BGP With a Service Provider
So you want to peer with a service provider. Never done it before? Overwhelmed? Don't know where to start? If this sounds familiar, then this article is for you! We're going to have a look at the process of peering with an ISP. We're not going to look too deeply into the technical details. Rather, we'll focus more on the process.
Let's start by considering the high-level topologies that you may use.
In a single-homed topology, you have a single connection to a single ISP. Generally, there are not too many reasons to use BGP here. A few static routes usually do the job well.
In a dual-homed topology, you have two or more links to a single ISP. This may use one or more routers, depending on the level of redundancy that you need. This offers partial redundancy, but the ISP itself is still a single point of failure.
Multi-homing is where more than one ISP is used. This also may use several routers. This provides the most redundancy. An entire ISP failure won't prevent you from accessing the internet.
It is possible to have two ISP's on a single router. The router is still a single point of failure, so lose the router, and you lose internet access.
The topology that you choose will depend on your business requirements. A tight budget may require a single provider or a single router. Tight SLA's may require that you have no single point of failure. It's important to discuss what's important to the business.
The link between your router and the ISP is usually a /30 or /31 network. This is required for each ISP link. The easiest option is to get the ISP to assign these IP addresses.
When you have multiple ISP's, it's important that you don't become a transit area. This is where one provider sends traffic through your network, to get to the other provider.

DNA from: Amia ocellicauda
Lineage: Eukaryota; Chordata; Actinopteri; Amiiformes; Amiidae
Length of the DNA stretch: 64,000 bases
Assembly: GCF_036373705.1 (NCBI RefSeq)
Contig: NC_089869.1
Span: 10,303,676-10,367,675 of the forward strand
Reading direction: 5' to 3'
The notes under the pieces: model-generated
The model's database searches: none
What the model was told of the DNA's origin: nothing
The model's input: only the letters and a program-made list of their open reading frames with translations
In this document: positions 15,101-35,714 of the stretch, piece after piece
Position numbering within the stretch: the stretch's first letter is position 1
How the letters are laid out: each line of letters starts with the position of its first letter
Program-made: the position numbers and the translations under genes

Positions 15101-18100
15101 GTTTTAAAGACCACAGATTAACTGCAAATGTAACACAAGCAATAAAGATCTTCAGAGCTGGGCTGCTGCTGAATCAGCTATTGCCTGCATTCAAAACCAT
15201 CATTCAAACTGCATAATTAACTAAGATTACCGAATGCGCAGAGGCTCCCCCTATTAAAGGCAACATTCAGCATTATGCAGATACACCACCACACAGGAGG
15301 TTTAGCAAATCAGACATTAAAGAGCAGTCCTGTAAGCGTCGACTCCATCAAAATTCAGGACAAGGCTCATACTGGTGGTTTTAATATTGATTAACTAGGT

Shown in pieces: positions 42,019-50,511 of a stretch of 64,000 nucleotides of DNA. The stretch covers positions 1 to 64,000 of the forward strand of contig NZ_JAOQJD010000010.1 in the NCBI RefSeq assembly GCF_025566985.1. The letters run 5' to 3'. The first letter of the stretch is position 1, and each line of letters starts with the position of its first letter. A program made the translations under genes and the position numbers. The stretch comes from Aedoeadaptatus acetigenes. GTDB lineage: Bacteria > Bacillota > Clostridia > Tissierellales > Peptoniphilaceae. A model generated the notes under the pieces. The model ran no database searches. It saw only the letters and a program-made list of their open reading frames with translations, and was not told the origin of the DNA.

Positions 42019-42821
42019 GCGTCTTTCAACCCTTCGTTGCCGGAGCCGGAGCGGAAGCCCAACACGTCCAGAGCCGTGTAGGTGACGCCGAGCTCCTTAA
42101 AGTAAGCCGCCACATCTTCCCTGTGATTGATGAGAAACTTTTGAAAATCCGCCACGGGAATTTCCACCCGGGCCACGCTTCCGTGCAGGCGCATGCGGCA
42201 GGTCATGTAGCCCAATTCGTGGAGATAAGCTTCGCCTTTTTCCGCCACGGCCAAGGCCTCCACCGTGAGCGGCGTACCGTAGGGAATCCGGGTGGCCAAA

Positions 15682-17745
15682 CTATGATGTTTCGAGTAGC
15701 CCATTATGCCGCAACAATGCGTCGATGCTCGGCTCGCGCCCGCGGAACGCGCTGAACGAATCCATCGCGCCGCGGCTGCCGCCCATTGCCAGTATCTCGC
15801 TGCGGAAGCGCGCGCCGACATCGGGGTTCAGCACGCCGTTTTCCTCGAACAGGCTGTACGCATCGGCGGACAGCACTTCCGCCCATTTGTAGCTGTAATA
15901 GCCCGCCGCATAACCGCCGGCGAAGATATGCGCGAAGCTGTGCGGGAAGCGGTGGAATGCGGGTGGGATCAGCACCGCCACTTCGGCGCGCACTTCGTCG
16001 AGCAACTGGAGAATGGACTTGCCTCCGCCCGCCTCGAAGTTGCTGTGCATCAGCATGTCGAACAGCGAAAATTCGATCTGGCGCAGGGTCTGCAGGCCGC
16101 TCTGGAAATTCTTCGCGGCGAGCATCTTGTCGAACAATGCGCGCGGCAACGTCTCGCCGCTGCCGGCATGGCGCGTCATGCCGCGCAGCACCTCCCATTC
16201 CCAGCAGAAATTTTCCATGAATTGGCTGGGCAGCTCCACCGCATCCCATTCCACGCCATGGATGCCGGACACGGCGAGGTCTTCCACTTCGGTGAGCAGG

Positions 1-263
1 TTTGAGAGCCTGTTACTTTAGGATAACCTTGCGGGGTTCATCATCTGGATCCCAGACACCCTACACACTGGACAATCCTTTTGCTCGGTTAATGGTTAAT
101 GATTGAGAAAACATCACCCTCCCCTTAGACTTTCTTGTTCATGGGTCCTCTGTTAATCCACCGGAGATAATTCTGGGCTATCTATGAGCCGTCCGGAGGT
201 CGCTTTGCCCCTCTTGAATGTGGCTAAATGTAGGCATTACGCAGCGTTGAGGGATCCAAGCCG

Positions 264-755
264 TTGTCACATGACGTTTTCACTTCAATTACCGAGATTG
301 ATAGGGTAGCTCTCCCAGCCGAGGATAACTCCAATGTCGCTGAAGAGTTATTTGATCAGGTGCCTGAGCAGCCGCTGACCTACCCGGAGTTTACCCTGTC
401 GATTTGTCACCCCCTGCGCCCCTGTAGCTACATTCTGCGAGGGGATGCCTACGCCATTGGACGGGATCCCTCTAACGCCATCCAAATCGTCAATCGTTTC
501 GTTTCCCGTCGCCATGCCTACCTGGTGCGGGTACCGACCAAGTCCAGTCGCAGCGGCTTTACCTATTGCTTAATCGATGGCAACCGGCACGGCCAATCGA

Addresses and ASN's
Public IP addressing can be Provider Assigned (PA), or Provider Independent (PI).
Your ISP can assign PA addresses to you. These are usually quite simple to get and come in small quantities (starting at about /28). The significant downside is that you cannot use them with or migrate to another provider. This makes them suitable for a single provider topology only.
To get PA addresses, you simply need to ask your ISP. They will usually require a justification of some sort for IPv4 addresses. This is usually a simple process of explaining how many addresses you will need over the next 6-12 months. Also explain how you plan to conserve addresses (hint: NAT). Your provider may charge a fee for the addresses.
The RIR for your area (such as RIPE, or APNIC) can assign PI addresses to you. These addresses are not tied to a particular provider. This makes them suitable for multi-ISP topologies as well as single. You can also take them with you if you change providers.
To get these addresses you need to be a member of the RIR. This incurs an annual membership fee. IP blocks are usually larger, starting with a /23. This also needs a justification and a plan for how many addresses you will need over the next 12-24 months.
IPv4 addressing is still most commonly used. But, if you're going to the effort of setting up a new peering, why not go dual-stack? This would enable IPv6 at the edge. This might make it a bit easier for you in the long term.
The process for IPv6 is nearly identical to IPv4. The only differences are that they are usually allocated in blocks of /32 or /48. Different RIR's may have different block sizes. The uplink to the ISP will typically use a /64 network, rather than /30.
Unless otherwise specified, the rest of this article will assume IPv4 for simplicity.
You will need an Autonomous System Number to peer with BGP. If you are peering with a single ISP, you may use a private or public ASN. I would recommend using a public ASN. This makes everything simpler if there are any changes in future.
Peering with multiple ISP's requires you to use a public ASN. These are also allocated by the RIR.
Working with ISP's
To kick off the process, you will need to submit an application to peer with your ISP. For the most part, they just want to get some information from you about how you want to peer.
They will want to know:
- If you want to use authentication
- The routing table type (more on this soon)
- IP addressing for the link between you and them
- The AS number that you want to use
The internet has about 630K routes, at the time I'm writing this. You have the option to download them all from the ISP. This is a lot of routes though, which doubles if you learn them from two providers. This consumes a lot of resources on the router.